For the very first post of my very first A to Z Blogging Challenge, I wanted to start with discussing what it takes to be an author. I’ve touched on this before (because my blog is all about writing), but I feel it’s an important topic.
Because every writer is not an author.
And this isn’t a “If-you-aren’t-published-you-aren’t-an-author” difference. Even published personages aren’t necessarily authors. Many of them are either writers or storytellers.
Writers–People who love words and usually express this love in written form. We write diary entries, we write blog posts, we write poems and stories, even. Writing is how we express out thoughts and dreams. But just because we’re good at writing doesn’t make us authors.
Storytellers–People who tell stories. They may recount things that happened to them or make up things that happen to fictional characters, and they are entertaining. They know how to add humor and plot, to make stories interesting. What they don’t always know is how to turn their stories into novels.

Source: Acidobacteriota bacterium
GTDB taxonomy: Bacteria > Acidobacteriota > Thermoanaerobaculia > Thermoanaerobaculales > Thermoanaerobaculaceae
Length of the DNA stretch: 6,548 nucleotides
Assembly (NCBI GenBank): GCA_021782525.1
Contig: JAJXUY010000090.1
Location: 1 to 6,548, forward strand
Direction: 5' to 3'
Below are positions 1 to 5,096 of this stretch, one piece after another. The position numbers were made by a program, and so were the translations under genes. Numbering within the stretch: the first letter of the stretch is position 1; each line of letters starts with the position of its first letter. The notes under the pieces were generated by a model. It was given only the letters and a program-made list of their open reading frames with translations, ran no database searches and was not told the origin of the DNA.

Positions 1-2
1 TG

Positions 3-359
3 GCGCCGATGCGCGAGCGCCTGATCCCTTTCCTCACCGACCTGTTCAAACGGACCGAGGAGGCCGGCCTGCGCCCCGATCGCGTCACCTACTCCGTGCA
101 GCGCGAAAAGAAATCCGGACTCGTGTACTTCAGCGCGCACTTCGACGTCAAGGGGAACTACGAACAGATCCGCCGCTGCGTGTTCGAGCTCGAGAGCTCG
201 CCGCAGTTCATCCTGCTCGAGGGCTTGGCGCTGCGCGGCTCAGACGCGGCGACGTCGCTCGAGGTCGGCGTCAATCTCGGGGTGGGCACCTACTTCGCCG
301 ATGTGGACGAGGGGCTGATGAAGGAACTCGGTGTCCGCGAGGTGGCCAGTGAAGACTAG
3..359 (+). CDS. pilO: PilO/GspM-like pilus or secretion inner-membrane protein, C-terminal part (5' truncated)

Because an author is someone who writes a specific product–a novel (which is covered in greater detail here, under “Making a Novel”).
Authors don’t just write a pile of scenes. They can’t have action, adventure, or romance without a good reason, nor can they get away with poetic lines of dialogue that don’t fit a character. They write what we have come to recognize as a particular kind of story–one that starts with a question and proceeds to answer that question through story-form with a beginning, middle, and end.
This is why many books are good one-time-reads, but don’t stand up to a second perusal, and this is what makes a classic worth reading. Save for a few exceptions that are remarkable solely because they are odd, different, and seriously break the mold, most authors write stories that combine the best features of storytellers and writers. They take the poetry and the fun with words of a writer and combine it with the interesting stories of a storyteller–and to all this, they must add a hint of editing and structure, a decision to focus on this and ignore that.
Then, and only then, do they become Authors.
(For those interested, more on this topic can be found here.)
Copyright 2016 Andrea Lundgren
Photo by snowbear, Creative Commons